Minister O’Donovan has described this initiative as a way of helping women break through one of the last ‘glass ceilings’ in Irish society. But glass ceilings generally shatter as a result of intense pressure, a lengthy, protracted clamour which sees the entire structure crashing to earth, leaving a brand new hierarchy in its stead.

Where has the clamour for more female representation in the upper echelons of sport been? Maybe I’m blissfully ignorant and it’s been an issue for years, maybe women have been consistently denied positions of influence by the powers-that-be, forced to sit on the sidelines while dastardly men run our sporting organisations into the ground.

Or maybe there’s been absolutely no clamour. Maybe the FAI, IRFU and, to a lesser extent, the GAA, have followed best practises, hiring and appointing members based on their suitability for the role, ensuring that each of these high-profile sporting bodies continue to be run to the highest standards possible by the best people for the job.

I’m not for one second suggesting that appointing women to these respective boards will in any way negatively impact on performance; it might actually be fun to see those smug, self-satisfied fat cats in the FAI pulled out of their comfort zone, forced to consider things from a standpoint different to their own..

But ultimately, this is pure tokenism on the part of our Sports Minister, an unnecessary attempt to provide equality in an industry which will always be divided by gender, which is supposed to divided by gender.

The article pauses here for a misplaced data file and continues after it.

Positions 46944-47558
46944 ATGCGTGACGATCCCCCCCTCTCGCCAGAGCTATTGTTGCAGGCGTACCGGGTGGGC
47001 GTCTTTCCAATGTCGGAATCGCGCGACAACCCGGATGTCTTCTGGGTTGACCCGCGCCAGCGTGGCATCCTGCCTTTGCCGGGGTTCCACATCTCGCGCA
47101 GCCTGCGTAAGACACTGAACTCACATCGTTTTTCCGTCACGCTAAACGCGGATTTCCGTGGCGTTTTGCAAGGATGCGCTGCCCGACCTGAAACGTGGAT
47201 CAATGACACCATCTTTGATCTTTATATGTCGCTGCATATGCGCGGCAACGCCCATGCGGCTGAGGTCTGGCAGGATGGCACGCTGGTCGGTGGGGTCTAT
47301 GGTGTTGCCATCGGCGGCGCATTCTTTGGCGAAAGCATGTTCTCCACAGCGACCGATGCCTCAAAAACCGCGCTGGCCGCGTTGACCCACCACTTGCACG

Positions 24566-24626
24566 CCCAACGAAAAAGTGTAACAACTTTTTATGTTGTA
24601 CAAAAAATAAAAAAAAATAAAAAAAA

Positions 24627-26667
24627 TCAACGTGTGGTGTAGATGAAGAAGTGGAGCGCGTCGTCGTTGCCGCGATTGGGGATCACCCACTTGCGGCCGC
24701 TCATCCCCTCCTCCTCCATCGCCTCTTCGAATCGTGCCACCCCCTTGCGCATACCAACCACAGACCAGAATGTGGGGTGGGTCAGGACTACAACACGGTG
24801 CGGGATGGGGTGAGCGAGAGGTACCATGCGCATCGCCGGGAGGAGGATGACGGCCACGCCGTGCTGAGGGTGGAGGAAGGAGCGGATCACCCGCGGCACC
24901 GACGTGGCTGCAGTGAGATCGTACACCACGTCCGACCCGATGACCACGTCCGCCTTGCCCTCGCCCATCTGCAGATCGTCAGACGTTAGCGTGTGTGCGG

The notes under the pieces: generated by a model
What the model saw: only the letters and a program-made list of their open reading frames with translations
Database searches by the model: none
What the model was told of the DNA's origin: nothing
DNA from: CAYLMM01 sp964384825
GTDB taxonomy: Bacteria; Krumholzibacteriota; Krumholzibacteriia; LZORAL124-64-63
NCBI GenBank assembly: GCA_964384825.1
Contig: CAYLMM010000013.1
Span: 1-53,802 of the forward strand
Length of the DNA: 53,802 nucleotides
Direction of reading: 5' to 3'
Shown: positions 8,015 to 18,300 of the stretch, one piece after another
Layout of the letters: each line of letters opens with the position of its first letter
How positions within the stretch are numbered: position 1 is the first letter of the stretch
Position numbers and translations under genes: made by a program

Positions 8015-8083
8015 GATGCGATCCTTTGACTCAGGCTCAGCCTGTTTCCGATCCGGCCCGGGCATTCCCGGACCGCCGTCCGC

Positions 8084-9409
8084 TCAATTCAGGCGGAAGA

Because, like it or not, sport will always be a male-dominated sphere. Yes, there will be revered women, national heroes like Sonia O’Sullivan, Katie Taylor, Niamh Briggs and Annalise Murphy, but they will forever be outnumbered by their male counterparts. That’s how the human race has evolved, men are more naturally inclined towards physical confrontation and competition, and as a result the majority of our sporting icons are male.

So, despite the Minister’s best intentions, it stands to reason that the majority of the people governing those males should also be male, does it not?


To ze or not to ze

fake-newsIn this week’s print edition I embarked upon a rather ‘spirited’ dissection of Oxford University’s decision to introduce gender neutral terms on its campus. It was tremendous stuff, real cutting-edge journalism, a fitting riposte to a quite ludicrous initiative. Only problem was that Oxford University hadn’t told students that they must refer to one another as ‘ze’, and it hadn’t banned the use of more commonplace pronouns ‘he’ and ‘she’.

Oh what a fool I felt. But I was not alone; the entire British media were duped by this piece of carefully planted ‘fake news’.

Putting aside my naivete for a moment, it’s worth noting that, given the increasingly leftist doctrines of most major colleges, the story seemed entirely plausible. And while Oxford University has yet to insist its students refer to one another in gender neutral terms, many American colleges have. So, bearing that in mind, here’s a snippet of what I had to say on the matter in today’s Post.

“I don’t wish to undermine the plight of those struggling with their identity, or make light of the discrimination suffered by these people on a daily basis, but changing the rules to appease a small minority is not how society is supposed to work.

But this is how colleges and universities are being run nowadays, with a luvvie agenda passed down from up top, the belief systems of sheltered academics foisted upon our most intelligent, most receptive, young minds.

Rather than prepare these high-achieving intellectuals for the real world, it serves only to cocoon them in a safe, friendly bubble, a kind of womb for fully-grown adults.

What happens when they emerge from this rarified environment and enter the cold, harsh environs of planet earth is anyone’s guess.”